Lithe and radiant, with a beaming smile, Darcey Bussell picks at her lemon muffin delicately and sips her green tea. She does everything with such style and poise it feels like I’m watching a performance, not sharing a hotel breakfast.
Despite retiring from the ballet world seven years ago, aged 38, her body, even in jeans and a jumper, retains its slender definition. You can’t imagine her spilling food down her dress, tripping over a paving stone in the street, losing her temper and least of all swearing.
She jumps to the defence of her fellow Strictly Come Dancing judge Len Goodman over the recent swearing storm – he was accused of using the “f”-word live on air. “He didn’t swear. Sometimes we say something to each other and it sounds muffled but, no, he didn’t swear. Fortunately I don’t swear normally, so it’s not something I have to worry about.”
Of course she doesn’t, she is grace personified. That’s not to say she’s unopinionated or immune from contradicting herself. All of which we have seen her demonstrate every Saturday night as a judge on the biggest show on TV.
“Generally, with life experience you become more assured about who you are,” she says. “I was very fortunate in my dancing career, I achieved all I could have ever dreamed of, so everything else is a bonus. All my ambitions are ticked off. So I enjoy the challenges that are thrown at me, without the fear of failure.”
Having trained at the Royal Ballet School, Bussell was spotted by Kenneth MacMillan aged 19. A year later she became the youngest ever principal at the Royal Ballet. She danced all the greats and travelled the world to perform with the New York City Ballet and the Kirov. She retired in 2007, after a career that every little girl in a tutu dreams of, so her claim is neither arrogant nor conceited.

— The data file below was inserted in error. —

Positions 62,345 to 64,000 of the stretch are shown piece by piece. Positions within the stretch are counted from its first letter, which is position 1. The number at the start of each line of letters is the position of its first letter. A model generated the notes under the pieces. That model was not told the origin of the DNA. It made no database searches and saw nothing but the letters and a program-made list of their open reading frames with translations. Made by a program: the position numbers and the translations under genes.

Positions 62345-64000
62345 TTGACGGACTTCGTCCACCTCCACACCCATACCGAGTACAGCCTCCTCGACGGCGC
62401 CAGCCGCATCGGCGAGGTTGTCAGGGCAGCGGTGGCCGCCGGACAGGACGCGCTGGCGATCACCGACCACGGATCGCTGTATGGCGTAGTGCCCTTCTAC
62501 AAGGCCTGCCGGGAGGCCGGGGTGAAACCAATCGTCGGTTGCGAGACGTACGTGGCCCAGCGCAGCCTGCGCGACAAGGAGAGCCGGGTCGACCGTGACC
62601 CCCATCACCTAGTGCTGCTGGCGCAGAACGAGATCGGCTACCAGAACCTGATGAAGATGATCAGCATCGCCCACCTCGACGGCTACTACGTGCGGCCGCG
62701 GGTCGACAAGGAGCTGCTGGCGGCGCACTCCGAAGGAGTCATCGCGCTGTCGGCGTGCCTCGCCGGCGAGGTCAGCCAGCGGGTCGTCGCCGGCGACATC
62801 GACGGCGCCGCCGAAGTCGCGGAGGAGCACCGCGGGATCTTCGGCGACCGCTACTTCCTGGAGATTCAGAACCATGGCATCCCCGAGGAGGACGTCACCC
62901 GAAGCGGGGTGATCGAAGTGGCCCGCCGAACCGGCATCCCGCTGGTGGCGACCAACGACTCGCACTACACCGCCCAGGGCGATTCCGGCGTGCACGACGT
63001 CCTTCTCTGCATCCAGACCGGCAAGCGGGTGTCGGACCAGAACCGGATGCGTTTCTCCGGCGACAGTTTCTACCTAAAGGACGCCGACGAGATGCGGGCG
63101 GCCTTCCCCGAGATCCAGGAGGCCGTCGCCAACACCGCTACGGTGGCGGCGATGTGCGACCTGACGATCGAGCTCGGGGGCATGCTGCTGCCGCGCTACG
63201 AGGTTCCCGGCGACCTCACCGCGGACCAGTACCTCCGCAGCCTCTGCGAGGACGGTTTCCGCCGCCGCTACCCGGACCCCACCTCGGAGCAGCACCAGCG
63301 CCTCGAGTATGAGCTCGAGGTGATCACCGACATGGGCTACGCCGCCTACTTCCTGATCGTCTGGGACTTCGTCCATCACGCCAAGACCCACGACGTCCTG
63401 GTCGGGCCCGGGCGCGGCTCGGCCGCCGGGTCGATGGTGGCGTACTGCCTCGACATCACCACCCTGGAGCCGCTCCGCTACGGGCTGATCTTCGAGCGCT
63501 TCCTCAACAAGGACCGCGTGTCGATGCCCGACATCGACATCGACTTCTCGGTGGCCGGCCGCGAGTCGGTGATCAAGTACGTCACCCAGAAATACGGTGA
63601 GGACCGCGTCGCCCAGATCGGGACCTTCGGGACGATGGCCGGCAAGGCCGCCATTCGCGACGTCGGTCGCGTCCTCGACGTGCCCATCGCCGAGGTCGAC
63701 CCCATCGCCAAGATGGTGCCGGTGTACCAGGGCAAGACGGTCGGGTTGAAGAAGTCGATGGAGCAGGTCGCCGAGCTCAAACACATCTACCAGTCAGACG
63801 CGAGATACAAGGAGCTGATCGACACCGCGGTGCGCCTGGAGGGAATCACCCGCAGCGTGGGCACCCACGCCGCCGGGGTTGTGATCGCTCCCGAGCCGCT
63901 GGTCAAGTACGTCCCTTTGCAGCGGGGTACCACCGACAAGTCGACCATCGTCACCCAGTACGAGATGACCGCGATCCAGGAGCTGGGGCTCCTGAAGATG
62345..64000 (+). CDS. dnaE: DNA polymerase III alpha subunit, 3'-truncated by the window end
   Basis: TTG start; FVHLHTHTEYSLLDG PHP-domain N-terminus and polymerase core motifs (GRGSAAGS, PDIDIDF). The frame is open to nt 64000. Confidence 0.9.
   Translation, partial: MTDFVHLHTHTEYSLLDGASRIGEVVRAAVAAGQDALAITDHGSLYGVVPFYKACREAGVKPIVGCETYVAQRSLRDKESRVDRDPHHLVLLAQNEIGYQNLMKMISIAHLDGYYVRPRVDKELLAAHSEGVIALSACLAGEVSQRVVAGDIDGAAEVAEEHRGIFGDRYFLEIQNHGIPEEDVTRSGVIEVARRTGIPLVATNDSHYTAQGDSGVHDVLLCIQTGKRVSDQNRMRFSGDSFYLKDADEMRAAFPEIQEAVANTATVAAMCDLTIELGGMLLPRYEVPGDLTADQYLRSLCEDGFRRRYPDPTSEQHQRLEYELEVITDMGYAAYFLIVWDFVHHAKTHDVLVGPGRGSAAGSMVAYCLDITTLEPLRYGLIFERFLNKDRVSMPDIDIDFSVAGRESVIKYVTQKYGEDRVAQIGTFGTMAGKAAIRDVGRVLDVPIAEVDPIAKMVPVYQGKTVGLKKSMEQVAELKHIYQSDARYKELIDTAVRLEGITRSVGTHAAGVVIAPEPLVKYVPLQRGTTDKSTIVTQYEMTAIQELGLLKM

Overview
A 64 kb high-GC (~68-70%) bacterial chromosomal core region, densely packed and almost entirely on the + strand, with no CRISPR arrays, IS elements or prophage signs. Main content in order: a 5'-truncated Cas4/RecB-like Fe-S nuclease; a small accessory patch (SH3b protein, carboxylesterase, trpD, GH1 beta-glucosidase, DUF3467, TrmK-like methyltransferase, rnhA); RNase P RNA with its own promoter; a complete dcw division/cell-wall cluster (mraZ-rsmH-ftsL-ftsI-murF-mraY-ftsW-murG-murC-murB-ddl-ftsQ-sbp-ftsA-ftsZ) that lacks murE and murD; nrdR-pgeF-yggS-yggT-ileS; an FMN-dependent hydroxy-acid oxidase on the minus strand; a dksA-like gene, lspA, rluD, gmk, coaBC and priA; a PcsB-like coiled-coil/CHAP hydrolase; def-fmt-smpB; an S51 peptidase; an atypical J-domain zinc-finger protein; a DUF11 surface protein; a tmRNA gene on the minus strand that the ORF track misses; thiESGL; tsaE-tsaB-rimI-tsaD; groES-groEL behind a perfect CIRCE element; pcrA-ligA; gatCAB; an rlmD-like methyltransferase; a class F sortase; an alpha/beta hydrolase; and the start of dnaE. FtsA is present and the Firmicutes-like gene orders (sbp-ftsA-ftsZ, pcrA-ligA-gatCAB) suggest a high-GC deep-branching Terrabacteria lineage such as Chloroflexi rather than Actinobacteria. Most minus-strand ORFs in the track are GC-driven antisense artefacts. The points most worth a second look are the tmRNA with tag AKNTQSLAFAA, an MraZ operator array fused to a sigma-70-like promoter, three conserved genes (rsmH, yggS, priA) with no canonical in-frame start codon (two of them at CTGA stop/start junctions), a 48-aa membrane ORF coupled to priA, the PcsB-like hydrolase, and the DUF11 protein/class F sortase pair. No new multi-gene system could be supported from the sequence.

She has been open about the fact that one of the reasons she retired was to spend more time with her husband (businessman Angus Forbes) and her daughters Phoebe, 13, and Zoe, ten. The family moved to Australia following her final bow and she has been candid about struggling to figure out who she was outside of dance.
“Women, we want it all! We try to achieve the impossible,” she explains. “We want to think that we can keep our career going and still do everything else. I did feel like I was splitting myself in half, and I admire anybody that can keep it going. You have to have a very good infrastructure around you to make it work. If that’s not always reliable, then it becomes impossible.
“Strictly wasn’t something I wanted to do. I got asked a couple of times, turned it down once… But I decided to do it because I love dance and love it being celebrated. I didn’t think about being on live TV. If I had, I probably wouldn’t have done it! I remember watching it back and thinking, ‘Who is that person? That doesn’t sound like me.’ And then all these stupid mannerisms that I didn’t recognise! I don’t blame anybody for criticising me. But I learnt pretty quickly that it was just a matter of ironing out my nerves.
“Luckily, I was used to people analysing every aspect of everything I did, so I have a thick skin. I’ve come to realise that being on Strictly is like being in another theatre company and performing a live production. The only thing I’m now conscious of, as the only woman on the panel, is not to look like the old lady who fancies all the young men on the dance floor! I am happily married with two children…although sometimes I can’t hide it!”